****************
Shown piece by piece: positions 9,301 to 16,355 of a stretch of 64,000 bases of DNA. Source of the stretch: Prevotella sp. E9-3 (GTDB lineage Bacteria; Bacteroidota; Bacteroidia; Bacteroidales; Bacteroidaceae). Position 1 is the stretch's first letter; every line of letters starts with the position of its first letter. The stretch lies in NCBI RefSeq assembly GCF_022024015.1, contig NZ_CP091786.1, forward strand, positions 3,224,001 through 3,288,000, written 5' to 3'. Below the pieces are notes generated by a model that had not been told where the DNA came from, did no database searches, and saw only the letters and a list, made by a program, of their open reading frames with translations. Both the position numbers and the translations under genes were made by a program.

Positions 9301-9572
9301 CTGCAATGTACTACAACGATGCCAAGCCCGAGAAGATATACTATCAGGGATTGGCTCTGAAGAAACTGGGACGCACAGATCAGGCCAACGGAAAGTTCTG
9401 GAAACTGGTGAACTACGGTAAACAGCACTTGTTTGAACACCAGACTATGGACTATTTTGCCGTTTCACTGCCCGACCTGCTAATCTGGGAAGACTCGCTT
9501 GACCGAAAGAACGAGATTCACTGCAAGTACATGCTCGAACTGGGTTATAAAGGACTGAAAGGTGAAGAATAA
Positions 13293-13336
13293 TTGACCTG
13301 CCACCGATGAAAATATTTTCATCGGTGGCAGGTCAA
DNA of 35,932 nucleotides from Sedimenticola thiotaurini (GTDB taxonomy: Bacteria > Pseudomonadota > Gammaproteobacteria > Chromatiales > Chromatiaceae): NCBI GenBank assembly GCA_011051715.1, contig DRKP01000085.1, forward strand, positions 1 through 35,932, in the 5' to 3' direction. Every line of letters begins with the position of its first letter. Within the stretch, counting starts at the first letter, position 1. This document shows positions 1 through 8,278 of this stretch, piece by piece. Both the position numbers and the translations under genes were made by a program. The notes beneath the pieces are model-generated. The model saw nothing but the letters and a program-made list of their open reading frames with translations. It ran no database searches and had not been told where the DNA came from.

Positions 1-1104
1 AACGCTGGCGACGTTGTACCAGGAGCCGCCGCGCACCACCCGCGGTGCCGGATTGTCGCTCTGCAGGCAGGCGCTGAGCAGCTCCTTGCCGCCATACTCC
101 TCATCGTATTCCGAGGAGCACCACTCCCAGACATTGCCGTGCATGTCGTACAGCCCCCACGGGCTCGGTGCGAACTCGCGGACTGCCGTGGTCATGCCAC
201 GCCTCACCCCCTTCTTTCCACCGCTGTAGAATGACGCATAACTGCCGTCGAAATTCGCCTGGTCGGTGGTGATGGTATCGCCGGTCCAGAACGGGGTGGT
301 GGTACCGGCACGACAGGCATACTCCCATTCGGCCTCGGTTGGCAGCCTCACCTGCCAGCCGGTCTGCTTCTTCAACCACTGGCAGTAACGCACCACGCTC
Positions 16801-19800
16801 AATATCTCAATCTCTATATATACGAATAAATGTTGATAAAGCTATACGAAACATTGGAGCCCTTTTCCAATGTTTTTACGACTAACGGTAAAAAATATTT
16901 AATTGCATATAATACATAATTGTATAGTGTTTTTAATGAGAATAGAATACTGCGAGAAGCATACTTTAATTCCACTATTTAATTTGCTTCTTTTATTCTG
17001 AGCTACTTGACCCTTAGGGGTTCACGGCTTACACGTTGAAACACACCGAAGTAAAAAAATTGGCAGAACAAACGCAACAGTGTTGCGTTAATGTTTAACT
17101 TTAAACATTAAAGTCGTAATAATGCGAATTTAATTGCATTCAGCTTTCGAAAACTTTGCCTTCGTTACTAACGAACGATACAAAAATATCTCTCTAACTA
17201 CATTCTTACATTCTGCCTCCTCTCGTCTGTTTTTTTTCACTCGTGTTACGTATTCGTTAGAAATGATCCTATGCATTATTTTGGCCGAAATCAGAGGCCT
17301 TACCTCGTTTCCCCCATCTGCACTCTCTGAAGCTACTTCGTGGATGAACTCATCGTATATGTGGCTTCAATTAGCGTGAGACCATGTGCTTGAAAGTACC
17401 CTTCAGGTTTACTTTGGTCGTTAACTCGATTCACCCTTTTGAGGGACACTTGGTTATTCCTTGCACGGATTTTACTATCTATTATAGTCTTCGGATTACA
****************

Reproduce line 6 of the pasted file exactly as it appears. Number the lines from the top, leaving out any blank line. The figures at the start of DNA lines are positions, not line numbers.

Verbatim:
Positions 13293-13336